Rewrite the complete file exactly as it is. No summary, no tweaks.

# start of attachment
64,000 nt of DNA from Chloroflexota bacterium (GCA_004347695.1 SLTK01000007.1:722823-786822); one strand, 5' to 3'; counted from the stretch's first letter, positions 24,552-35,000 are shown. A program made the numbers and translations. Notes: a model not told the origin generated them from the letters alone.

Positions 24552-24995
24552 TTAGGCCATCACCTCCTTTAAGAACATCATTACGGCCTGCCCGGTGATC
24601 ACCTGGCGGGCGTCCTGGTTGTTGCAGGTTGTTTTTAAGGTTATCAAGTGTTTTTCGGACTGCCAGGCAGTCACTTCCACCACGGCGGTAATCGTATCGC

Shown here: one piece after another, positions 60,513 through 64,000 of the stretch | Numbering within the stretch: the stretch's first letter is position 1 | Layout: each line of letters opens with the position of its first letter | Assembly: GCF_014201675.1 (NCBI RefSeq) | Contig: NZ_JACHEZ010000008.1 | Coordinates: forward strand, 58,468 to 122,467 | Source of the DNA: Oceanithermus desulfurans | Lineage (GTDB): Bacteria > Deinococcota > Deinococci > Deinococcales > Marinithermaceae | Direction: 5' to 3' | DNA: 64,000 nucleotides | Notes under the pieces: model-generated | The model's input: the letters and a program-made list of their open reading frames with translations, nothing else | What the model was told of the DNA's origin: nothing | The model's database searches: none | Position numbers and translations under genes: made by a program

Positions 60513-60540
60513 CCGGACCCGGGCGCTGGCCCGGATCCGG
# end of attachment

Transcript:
64,000 nt of DNA from Chloroflexota bacterium (GCA_004347695.1 SLTK01000007.1:722823-786822); one strand, 5' to 3'; counted from the stretch's first letter, positions 24,552-35,000 are shown. A program made the numbers and translations. Notes: a model not told the origin generated them from the letters alone.

Positions 24552-24995
24552 TTAGGCCATCACCTCCTTTAAGAACATCATTACGGCCTGCCCGGTGATC
24601 ACCTGGCGGGCGTCCTGGTTGTTGCAGGTTGTTTTTAAGGTTATCAAGTGTTTTTCGGACTGCCAGGCAGTCACTTCCACCACGGCGGTAATCGTATCGC

Shown here: one piece after another, positions 60,513 through 64,000 of the stretch | Numbering within the stretch: the stretch's first letter is position 1 | Layout: each line of letters opens with the position of its first letter | Assembly: GCF_014201675.1 (NCBI RefSeq) | Contig: NZ_JACHEZ010000008.1 | Coordinates: forward strand, 58,468 to 122,467 | Source of the DNA: Oceanithermus desulfurans | Lineage (GTDB): Bacteria > Deinococcota > Deinococci > Deinococcales > Marinithermaceae | Direction: 5' to 3' | DNA: 64,000 nucleotides | Notes under the pieces: model-generated | The model's input: the letters and a program-made list of their open reading frames with translations, nothing else | What the model was told of the DNA's origin: nothing | The model's database searches: none | Position numbers and translations under genes: made by a program

Positions 60513-60540
60513 CCGGACCCGGGCGCTGGCCCGGATCCGG